Born in Norfolk and immortalised in history
Blickling Hall is one of the most popular stately homes in Norfolk, but it’s also one of its most important - being the birthplace of Anne Boleyn and arguably the origin of the Reformation...
Exactly 520 years ago in a beautiful corner of Norfolk, the diplomat and politician Thomas Boleyn and his wife Elizabeth celebrated the birth of a daughter they named Anne - who would eventually become one of most important queen consorts in English history.
Although she would only be married to Henry VIII for three years, she left an indelible mark on the country. Had it not been for Anne Boleyn the Church of England may never have existed - and her daughter Elizabeth would go on to transform the country from a European state to a global superpower.
Anne’s birthplace of Blickling Hall has been described as one of the National Trust’s most beautiful buildings and was once voted the most haunted house in Britain - but it looked very different 500 years ago.
In fact it would have been unrecognisable. The current hall was built in the 17th century by Sir Henry Hobart when he acquired the estate from Sir Robert Clere in 1616 after the demise of the Boleyn family.
Regardless (and despite the differing opinions of various historians) a statue and portrait of Anne Boleyn can still be found at Blickling Hall, proclaiming ‘Anna Bolena hic nata 1507’ which for people unfamiliar with Latin says ‘Anne Boleyn was born here in 1507’.
Educated in Holland and France and serving as a maid of honour to Queen Claude of France, the young Anne returned to England with the expectation of marrying her Irish cousin James Butler - but instead she found herself serving as a maid of honour to Henry VIII’s wife Catherine of Aragon.
Rejecting the king’s advances and refusing to become his mistress (unlike her sister Mary) Anne was obviously an extraordinary woman for her time. Henry VIII was so determined to have her by his side that when Pope Clement VII refused to grant him a divorce the king (with a touch of petulance perhaps) began breaking down the influence of the church in England, closing monasteries across the country and declaring himself head of the Church of England.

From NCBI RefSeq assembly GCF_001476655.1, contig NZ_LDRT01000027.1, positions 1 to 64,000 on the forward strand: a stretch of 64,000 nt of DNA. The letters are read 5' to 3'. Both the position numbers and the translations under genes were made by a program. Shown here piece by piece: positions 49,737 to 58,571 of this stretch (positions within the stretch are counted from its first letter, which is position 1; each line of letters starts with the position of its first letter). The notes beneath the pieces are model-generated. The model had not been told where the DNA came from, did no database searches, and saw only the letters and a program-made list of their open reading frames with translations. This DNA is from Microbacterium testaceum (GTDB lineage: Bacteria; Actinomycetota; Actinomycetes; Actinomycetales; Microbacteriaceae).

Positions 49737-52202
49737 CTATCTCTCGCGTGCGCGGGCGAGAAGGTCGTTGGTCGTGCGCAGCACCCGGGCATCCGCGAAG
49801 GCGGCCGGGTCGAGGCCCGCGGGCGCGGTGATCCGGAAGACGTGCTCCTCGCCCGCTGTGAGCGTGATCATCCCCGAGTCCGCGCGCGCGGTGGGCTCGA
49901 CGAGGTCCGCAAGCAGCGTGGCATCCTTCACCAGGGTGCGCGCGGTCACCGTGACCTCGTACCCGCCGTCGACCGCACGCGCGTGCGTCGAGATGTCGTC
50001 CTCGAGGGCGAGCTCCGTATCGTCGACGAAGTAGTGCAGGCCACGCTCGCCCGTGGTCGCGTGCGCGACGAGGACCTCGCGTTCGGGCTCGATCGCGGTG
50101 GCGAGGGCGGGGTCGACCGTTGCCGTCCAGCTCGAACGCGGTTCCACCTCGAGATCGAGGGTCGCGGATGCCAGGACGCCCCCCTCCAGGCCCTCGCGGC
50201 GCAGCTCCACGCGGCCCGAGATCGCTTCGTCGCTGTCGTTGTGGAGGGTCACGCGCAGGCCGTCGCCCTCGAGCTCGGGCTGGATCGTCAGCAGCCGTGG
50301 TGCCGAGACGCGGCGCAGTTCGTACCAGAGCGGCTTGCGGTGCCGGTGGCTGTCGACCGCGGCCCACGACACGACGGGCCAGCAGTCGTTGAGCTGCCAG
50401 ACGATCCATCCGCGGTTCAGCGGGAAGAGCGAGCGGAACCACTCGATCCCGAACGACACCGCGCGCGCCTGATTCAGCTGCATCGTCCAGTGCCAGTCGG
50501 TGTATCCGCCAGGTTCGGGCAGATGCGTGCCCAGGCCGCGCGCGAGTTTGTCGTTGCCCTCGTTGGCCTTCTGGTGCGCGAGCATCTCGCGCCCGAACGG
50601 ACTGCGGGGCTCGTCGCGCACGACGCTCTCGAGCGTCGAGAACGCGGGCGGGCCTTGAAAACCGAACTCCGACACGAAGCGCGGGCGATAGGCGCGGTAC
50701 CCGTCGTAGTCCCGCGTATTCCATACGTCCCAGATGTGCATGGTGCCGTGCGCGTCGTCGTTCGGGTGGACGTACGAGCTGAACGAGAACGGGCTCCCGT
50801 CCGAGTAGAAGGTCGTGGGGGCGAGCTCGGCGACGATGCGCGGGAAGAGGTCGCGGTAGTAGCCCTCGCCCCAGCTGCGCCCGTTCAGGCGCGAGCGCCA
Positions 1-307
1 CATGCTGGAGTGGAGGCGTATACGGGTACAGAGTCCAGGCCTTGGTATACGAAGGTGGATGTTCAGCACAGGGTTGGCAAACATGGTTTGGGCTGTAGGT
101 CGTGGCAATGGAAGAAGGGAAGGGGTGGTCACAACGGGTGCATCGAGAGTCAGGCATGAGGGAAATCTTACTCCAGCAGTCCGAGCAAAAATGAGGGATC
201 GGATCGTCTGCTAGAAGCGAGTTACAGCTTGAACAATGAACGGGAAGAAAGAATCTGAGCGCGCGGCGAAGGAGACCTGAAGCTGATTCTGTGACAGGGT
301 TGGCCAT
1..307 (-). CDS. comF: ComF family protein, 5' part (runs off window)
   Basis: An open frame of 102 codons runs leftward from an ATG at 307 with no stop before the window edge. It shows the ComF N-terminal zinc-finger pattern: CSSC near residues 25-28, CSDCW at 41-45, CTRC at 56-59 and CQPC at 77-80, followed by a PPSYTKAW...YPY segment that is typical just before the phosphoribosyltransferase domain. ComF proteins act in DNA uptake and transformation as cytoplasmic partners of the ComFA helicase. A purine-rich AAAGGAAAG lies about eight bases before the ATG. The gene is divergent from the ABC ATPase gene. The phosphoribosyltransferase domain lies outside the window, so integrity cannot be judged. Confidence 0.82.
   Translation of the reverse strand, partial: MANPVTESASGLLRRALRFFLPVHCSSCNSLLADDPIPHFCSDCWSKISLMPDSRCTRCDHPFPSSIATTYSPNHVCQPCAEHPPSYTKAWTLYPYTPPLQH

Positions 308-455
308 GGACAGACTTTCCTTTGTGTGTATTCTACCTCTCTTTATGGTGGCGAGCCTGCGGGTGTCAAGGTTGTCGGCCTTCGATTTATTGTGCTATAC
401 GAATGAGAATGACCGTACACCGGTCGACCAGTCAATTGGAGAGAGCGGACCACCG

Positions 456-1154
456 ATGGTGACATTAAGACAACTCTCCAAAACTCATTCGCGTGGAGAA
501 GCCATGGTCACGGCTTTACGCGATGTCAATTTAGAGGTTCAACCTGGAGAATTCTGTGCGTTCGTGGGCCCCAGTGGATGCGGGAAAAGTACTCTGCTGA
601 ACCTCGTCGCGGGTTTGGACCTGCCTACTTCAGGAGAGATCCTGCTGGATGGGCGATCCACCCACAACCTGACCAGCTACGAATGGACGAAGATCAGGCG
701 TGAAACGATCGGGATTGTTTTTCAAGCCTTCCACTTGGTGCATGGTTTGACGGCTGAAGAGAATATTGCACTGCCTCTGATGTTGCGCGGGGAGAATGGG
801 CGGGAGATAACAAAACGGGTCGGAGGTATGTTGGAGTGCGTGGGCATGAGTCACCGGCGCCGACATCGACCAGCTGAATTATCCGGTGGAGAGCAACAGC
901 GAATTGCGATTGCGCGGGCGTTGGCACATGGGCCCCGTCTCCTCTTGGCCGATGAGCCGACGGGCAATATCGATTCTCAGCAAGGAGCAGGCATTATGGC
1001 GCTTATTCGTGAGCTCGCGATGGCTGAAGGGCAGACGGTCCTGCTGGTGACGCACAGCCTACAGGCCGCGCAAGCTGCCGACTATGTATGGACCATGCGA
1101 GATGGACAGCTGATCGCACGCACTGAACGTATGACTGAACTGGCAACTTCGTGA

Anne Boleyn married Henry VIII in secret towards the end of 1532, and was crowned Queen of England six months later. Within three months she gave birth to a daughter (much to the king’s disappointment) and in less than three years her husband was courting Jane Seymour.
She was investigated for high treason in April 1536, although the evidence against her (for adultery, incest and plotting to kill the king) was unconvincing at best. She was found guilty on May 15th and executed four days later. Henry VIII was formally engaged to Jane Seymour within 24 hours and married her before the month was out.
Anne Boleyn wasn’t resigned to history, however. Over 20 years later her daughter Elizabeth was crowned and would become one of the country’s most important and influential monarchs. Anne herself was venerated as a martyr and a heroine of the Reformation, and her birthplace is now one of the best-loved locations in Norfolk.
In the care of the National Trust since 1940, Blickling Hall is an extraordinary treat for the visitor. The 55-acre garden contains formal and informal gardens, listed buildings, specimen trees, Victorian garden ornaments, topiary, 18th century yew hedges, and a kitchen garden that was opened to the public in 2010.
It also houses one of the most significant collections of manuscripts and books in England, containing around 13,000 volumes. Librarian John Gandy has spent the last 11 years cataloguing the collection, and expects it to take another seven years to complete.
It may be one of Norfolk’s most magnificent stately homes, but Blickling Hall is also one of its most poignant as the birthplace of Anne Boleyn.
“The king has been very good to me,” she wrote shortly before her death. “He promoted me from a simple maid to be a marchioness. Then he raised me to be a queen. Now he will raise me to be a martyr.”